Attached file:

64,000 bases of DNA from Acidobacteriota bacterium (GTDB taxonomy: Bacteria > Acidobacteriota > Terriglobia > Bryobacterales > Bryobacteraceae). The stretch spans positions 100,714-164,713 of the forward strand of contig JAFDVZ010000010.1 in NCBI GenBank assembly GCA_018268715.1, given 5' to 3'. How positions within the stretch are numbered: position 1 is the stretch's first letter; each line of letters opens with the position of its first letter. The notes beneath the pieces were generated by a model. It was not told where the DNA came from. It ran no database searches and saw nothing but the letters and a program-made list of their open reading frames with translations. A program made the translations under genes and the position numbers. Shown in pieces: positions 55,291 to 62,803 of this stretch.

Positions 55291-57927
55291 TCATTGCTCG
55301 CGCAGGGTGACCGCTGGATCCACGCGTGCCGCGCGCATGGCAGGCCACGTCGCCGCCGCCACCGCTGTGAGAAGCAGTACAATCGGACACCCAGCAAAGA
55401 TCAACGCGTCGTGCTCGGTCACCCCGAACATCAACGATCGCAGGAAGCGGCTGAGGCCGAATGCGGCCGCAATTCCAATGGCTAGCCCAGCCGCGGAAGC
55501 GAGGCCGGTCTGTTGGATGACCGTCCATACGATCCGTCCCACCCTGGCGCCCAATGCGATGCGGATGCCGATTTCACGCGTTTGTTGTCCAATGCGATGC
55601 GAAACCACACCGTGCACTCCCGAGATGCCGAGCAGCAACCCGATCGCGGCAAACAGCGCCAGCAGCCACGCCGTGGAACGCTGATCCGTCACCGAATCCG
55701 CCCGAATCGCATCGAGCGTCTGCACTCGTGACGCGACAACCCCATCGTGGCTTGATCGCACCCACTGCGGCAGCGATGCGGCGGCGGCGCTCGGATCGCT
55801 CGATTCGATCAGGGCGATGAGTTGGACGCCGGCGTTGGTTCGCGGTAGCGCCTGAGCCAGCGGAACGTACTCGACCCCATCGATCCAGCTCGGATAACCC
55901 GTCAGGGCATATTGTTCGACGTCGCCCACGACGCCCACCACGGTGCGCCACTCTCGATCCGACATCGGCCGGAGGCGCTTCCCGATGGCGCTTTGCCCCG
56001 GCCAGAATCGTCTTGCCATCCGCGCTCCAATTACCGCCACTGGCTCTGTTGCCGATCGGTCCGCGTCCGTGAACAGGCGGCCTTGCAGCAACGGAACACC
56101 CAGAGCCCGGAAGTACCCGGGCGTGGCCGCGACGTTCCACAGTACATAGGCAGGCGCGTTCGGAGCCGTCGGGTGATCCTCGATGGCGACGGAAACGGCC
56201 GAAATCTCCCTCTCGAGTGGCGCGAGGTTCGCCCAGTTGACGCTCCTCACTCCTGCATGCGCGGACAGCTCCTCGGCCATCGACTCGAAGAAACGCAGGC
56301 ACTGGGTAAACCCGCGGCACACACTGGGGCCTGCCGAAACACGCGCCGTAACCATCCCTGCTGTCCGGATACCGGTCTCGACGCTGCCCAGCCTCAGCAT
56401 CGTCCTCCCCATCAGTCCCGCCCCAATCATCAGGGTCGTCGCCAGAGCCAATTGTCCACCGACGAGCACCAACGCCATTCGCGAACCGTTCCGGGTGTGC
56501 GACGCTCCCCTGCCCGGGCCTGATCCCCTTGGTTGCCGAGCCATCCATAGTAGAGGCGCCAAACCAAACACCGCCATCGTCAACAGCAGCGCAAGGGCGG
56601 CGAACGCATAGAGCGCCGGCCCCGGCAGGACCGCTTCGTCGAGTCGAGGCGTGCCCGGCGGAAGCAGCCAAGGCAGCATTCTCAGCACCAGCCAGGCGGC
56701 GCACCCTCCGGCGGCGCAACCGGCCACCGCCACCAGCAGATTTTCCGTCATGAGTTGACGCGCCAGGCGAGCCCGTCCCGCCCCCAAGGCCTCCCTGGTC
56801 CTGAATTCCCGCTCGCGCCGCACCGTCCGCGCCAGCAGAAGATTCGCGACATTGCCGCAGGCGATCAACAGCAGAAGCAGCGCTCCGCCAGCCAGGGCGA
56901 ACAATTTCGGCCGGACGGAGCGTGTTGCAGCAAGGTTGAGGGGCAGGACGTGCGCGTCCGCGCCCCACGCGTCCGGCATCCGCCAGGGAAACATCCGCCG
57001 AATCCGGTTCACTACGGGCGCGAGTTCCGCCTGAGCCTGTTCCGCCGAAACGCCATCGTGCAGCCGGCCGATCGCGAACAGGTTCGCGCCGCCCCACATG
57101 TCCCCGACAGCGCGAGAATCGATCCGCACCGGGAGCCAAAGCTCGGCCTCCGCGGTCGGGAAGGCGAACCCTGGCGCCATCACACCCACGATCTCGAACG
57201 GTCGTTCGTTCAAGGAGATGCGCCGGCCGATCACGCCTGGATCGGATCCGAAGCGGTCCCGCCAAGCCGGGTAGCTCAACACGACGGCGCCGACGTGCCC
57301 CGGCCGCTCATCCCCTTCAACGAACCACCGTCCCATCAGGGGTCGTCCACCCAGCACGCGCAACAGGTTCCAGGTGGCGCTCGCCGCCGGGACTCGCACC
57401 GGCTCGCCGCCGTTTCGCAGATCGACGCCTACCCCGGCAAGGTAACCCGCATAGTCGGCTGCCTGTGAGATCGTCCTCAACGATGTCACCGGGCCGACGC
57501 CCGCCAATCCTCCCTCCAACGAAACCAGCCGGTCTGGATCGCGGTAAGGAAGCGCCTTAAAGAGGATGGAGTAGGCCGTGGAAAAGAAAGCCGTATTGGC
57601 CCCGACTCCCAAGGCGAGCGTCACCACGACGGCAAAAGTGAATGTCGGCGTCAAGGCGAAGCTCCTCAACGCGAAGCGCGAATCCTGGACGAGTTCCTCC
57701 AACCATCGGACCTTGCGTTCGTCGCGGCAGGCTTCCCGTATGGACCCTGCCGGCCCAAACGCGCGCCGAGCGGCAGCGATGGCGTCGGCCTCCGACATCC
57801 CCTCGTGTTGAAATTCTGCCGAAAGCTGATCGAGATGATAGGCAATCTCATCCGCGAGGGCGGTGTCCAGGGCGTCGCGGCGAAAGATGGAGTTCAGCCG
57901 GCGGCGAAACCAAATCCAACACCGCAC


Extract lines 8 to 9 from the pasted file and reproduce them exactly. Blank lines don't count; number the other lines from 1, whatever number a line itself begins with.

55701 CCCGAATCGCATCGAGCGTCTGCACTCGTGACGCGACAACCCCATCGTGGCTTGATCGCACCCACTGCGGCAGCGATGCGGCGGCGGCGCTCGGATCGCT
55801 CGATTCGATCAGGGCGATGAGTTGGACGCCGGCGTTGGTTCGCGGTAGCGCCTGAGCCAGCGGAACGTACTCGACCCCATCGATCCAGCTCGGATAACCC